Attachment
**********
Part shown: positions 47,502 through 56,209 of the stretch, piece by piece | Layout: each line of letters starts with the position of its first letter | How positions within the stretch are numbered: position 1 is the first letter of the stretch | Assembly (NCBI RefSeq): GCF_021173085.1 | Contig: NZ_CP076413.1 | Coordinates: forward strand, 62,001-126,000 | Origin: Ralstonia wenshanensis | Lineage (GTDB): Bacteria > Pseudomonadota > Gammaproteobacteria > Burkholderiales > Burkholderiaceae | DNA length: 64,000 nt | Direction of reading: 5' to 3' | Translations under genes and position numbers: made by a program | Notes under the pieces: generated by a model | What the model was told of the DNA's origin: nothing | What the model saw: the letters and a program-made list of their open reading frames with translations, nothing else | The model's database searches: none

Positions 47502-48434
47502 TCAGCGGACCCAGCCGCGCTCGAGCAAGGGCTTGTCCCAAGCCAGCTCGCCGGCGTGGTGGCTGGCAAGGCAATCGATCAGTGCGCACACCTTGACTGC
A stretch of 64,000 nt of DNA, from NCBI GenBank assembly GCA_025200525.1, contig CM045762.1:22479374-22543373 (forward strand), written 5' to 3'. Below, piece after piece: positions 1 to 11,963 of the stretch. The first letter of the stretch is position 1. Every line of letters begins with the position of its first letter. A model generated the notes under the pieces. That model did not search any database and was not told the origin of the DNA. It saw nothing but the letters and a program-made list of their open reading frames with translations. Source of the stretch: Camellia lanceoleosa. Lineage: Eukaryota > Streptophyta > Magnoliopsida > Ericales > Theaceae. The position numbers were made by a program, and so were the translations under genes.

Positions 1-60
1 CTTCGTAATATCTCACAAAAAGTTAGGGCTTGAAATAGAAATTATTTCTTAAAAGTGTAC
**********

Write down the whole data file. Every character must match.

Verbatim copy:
Part shown: positions 47,502 through 56,209 of the stretch, piece by piece | Layout: each line of letters starts with the position of its first letter | How positions within the stretch are numbered: position 1 is the first letter of the stretch | Assembly (NCBI RefSeq): GCF_021173085.1 | Contig: NZ_CP076413.1 | Coordinates: forward strand, 62,001-126,000 | Origin: Ralstonia wenshanensis | Lineage (GTDB): Bacteria > Pseudomonadota > Gammaproteobacteria > Burkholderiales > Burkholderiaceae | DNA length: 64,000 nt | Direction of reading: 5' to 3' | Translations under genes and position numbers: made by a program | Notes under the pieces: generated by a model | What the model was told of the DNA's origin: nothing | What the model saw: the letters and a program-made list of their open reading frames with translations, nothing else | The model's database searches: none

Positions 47502-48434
47502 TCAGCGGACCCAGCCGCGCTCGAGCAAGGGCTTGTCCCAAGCCAGCTCGCCGGCGTGGTGGCTGGCAAGGCAATCGATCAGTGCGCACACCTTGACTGC
A stretch of 64,000 nt of DNA, from NCBI GenBank assembly GCA_025200525.1, contig CM045762.1:22479374-22543373 (forward strand), written 5' to 3'. Below, piece after piece: positions 1 to 11,963 of the stretch. The first letter of the stretch is position 1. Every line of letters begins with the position of its first letter. A model generated the notes under the pieces. That model did not search any database and was not told the origin of the DNA. It saw nothing but the letters and a program-made list of their open reading frames with translations. Source of the stretch: Camellia lanceoleosa. Lineage: Eukaryota > Streptophyta > Magnoliopsida > Ericales > Theaceae. The position numbers were made by a program, and so were the translations under genes.

Positions 1-60
1 CTTCGTAATATCTCACAAAAAGTTAGGGCTTGAAATAGAAATTATTTCTTAAAAGTGTAC